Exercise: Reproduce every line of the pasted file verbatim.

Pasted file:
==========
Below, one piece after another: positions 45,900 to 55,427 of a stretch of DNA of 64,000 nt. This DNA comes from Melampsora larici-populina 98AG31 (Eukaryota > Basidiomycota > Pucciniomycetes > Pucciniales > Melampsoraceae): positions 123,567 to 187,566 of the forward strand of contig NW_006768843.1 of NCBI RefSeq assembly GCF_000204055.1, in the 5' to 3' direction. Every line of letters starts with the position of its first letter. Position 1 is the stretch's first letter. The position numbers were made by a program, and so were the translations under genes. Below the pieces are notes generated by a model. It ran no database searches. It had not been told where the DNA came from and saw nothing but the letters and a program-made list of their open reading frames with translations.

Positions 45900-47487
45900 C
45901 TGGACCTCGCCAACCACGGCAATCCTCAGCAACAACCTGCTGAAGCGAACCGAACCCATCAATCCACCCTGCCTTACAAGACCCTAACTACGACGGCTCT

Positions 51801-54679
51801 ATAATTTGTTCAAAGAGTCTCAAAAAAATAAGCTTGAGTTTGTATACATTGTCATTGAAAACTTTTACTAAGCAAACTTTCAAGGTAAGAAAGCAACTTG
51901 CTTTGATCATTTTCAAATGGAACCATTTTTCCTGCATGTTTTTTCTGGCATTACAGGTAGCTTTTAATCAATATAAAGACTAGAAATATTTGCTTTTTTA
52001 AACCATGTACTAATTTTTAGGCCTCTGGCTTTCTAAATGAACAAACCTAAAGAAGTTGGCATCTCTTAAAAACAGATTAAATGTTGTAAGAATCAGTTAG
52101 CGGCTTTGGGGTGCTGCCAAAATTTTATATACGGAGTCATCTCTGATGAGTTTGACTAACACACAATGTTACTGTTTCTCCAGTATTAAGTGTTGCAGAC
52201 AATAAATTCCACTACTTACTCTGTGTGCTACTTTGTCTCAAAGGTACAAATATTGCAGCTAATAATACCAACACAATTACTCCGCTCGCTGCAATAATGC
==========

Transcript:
Below, one piece after another: positions 45,900 to 55,427 of a stretch of DNA of 64,000 nt. This DNA comes from Melampsora larici-populina 98AG31 (Eukaryota > Basidiomycota > Pucciniomycetes > Pucciniales > Melampsoraceae): positions 123,567 to 187,566 of the forward strand of contig NW_006768843.1 of NCBI RefSeq assembly GCF_000204055.1, in the 5' to 3' direction. Every line of letters starts with the position of its first letter. Position 1 is the stretch's first letter. The position numbers were made by a program, and so were the translations under genes. Below the pieces are notes generated by a model. It ran no database searches. It had not been told where the DNA came from and saw nothing but the letters and a program-made list of their open reading frames with translations.

Positions 45900-47487
45900 C
45901 TGGACCTCGCCAACCACGGCAATCCTCAGCAACAACCTGCTGAAGCGAACCGAACCCATCAATCCACCCTGCCTTACAAGACCCTAACTACGACGGCTCT

Positions 51801-54679
51801 ATAATTTGTTCAAAGAGTCTCAAAAAAATAAGCTTGAGTTTGTATACATTGTCATTGAAAACTTTTACTAAGCAAACTTTCAAGGTAAGAAAGCAACTTG
51901 CTTTGATCATTTTCAAATGGAACCATTTTTCCTGCATGTTTTTTCTGGCATTACAGGTAGCTTTTAATCAATATAAAGACTAGAAATATTTGCTTTTTTA
52001 AACCATGTACTAATTTTTAGGCCTCTGGCTTTCTAAATGAACAAACCTAAAGAAGTTGGCATCTCTTAAAAACAGATTAAATGTTGTAAGAATCAGTTAG
52101 CGGCTTTGGGGTGCTGCCAAAATTTTATATACGGAGTCATCTCTGATGAGTTTGACTAACACACAATGTTACTGTTTCTCCAGTATTAAGTGTTGCAGAC
52201 AATAAATTCCACTACTTACTCTGTGTGCTACTTTGTCTCAAAGGTACAAATATTGCAGCTAATAATACCAACACAATTACTCCGCTCGCTGCAATAATGC